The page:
When Toombs County takes the field next season, it will be the first in more than two decades without longtime announcer and reporter Barney Bonfield covering the Bulldogs. Bonfield died from complications of leukemia on Sunday at the age of 60. He came to Toombs County in 1998 and covered all levels of the county’s athletics including rec league while working for local radio stations and founding ToombsNow.
(You can read ToombsNow’s tribute — written by his protégé, Bryce Braddy, here.)
“It didn’t matter if it was a T-ball game or (Bulldogs baseball standout) Jeremy Beasley trying to make it to the Majors,” Bulldogs football coach Richie Marsh said. “He loved covering the community and he was so selfless in the way he lifted their accomplishments up. He had a major impact on a lot of people’s lives and I don’t think you can replace Barney.
“His was just one of those great eras. Like the Patriots. They’re not going to be able to replace Tom Brady, I don’t care who they’re bringing in. He could be successful but he’s not going to be Brady.”
Bonfield provided extensive coverage of the Bulldogs. He was not only the play-by-play announcer for the sports teams, but he’d also produce video, game write-ups and other content for ToombsNow.
In addition, he hosted a morning show in separate stints for Lyons radio stations WLYU and WYUM. It was during those shows that he struck special relationships with his listeners, as he opened large chunks of his time slot to callers.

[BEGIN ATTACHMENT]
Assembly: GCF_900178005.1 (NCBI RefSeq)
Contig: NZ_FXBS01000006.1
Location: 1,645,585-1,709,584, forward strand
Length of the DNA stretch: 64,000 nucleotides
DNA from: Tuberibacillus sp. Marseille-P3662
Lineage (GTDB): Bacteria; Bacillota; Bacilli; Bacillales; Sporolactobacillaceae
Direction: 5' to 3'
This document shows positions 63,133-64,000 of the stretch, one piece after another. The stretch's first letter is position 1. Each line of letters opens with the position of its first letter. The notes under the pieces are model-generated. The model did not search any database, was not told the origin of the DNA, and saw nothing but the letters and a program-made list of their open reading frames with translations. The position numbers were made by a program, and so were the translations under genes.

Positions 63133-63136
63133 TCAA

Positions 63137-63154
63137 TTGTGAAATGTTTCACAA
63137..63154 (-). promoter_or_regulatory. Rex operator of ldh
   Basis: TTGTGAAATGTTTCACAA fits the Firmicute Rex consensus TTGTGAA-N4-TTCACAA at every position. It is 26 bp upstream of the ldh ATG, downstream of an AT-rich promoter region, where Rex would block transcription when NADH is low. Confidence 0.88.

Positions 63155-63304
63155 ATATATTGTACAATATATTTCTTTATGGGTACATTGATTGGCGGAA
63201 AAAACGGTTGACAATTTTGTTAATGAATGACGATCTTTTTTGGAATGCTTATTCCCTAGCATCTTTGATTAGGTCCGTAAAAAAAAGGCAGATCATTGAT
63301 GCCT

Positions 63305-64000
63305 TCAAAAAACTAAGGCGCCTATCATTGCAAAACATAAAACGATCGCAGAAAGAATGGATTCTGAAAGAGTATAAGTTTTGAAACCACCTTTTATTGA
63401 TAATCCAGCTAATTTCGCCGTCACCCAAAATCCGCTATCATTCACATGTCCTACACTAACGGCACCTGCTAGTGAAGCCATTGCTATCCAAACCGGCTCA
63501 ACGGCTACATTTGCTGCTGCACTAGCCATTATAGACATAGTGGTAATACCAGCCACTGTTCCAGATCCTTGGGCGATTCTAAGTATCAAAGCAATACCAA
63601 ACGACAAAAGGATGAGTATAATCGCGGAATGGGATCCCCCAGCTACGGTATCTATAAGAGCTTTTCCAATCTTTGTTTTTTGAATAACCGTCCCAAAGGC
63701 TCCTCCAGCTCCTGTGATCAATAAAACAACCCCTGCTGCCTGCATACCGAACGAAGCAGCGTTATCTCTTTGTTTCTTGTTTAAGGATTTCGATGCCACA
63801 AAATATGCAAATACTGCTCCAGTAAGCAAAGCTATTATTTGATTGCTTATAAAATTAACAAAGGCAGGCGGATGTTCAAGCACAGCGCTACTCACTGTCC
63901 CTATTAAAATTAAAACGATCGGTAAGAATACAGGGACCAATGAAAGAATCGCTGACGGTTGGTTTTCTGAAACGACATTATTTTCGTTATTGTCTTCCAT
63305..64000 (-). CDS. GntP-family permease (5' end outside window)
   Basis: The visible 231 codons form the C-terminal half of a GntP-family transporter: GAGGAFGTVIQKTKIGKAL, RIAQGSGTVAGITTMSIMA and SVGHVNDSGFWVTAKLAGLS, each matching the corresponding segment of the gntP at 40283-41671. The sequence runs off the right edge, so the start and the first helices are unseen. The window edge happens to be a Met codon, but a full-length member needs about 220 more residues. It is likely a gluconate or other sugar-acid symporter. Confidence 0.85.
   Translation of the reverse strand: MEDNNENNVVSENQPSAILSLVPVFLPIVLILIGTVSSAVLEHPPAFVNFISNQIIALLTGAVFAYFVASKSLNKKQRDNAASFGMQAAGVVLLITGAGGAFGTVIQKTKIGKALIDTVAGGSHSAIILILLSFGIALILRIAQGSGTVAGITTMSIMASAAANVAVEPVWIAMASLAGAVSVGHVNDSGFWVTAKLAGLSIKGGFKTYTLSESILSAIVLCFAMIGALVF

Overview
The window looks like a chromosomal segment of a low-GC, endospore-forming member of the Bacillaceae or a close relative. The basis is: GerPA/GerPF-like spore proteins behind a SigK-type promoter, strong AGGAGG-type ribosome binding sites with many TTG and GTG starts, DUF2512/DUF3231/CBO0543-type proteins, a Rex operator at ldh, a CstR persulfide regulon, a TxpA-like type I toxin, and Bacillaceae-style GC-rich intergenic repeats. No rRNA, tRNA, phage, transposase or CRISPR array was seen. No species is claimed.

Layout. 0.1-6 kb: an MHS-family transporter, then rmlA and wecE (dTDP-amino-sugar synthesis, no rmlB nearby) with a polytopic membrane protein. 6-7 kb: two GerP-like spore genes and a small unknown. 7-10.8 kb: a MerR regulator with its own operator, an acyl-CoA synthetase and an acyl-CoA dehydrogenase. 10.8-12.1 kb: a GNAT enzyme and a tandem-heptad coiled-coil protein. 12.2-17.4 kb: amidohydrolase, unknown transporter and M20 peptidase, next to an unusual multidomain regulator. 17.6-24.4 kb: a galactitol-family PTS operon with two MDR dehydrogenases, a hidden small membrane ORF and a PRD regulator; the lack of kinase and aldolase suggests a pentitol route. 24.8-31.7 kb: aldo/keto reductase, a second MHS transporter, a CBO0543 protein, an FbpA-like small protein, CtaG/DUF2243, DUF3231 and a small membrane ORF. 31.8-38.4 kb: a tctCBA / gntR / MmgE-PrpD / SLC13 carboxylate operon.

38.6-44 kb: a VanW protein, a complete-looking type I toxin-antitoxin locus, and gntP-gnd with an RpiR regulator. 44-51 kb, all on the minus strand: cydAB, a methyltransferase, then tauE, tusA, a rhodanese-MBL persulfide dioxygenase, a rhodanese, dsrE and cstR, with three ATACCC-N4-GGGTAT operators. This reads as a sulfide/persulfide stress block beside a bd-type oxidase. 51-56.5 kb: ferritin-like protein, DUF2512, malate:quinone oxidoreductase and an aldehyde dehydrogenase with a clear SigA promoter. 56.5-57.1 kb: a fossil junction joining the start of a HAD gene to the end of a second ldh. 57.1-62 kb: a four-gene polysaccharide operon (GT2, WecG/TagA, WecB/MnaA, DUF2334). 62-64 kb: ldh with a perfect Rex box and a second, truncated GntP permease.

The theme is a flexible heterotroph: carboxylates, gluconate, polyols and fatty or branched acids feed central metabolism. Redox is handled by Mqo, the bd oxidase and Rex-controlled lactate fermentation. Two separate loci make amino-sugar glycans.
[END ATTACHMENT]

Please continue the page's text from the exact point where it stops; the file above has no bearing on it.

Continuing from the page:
That’s how Bryce Braddy got to know him.
Braddy, a class of ‘20 student at Toombs County, is now running ToombsNow. As a kid, he would call into Bonfield’s show so often that Bonfield ended up giving him his own show. From age 8-12, Braddy would call in every day, Monday-Friday, and they would talk as part of that show.
Over time, Bonfield would become a mentor to Braddy, who next fall will attend Georgia Southern to major in journalism. Braddy intends to continue running the ToombsNow website while attending college, with Matt Lynn taking Bonfield’s place as announcer for football.
“If there’s one person in this world I’d want to be just like, it’s Barney Bonfield,” Braddy said. “Just because of the way he lived his life and the way he treated people and his career. He was good at what he did and he treated people with respect. No one has a bad word to say about him, and for as long as he’s lived here and worked here and for as many people as he knows, that says a lot.”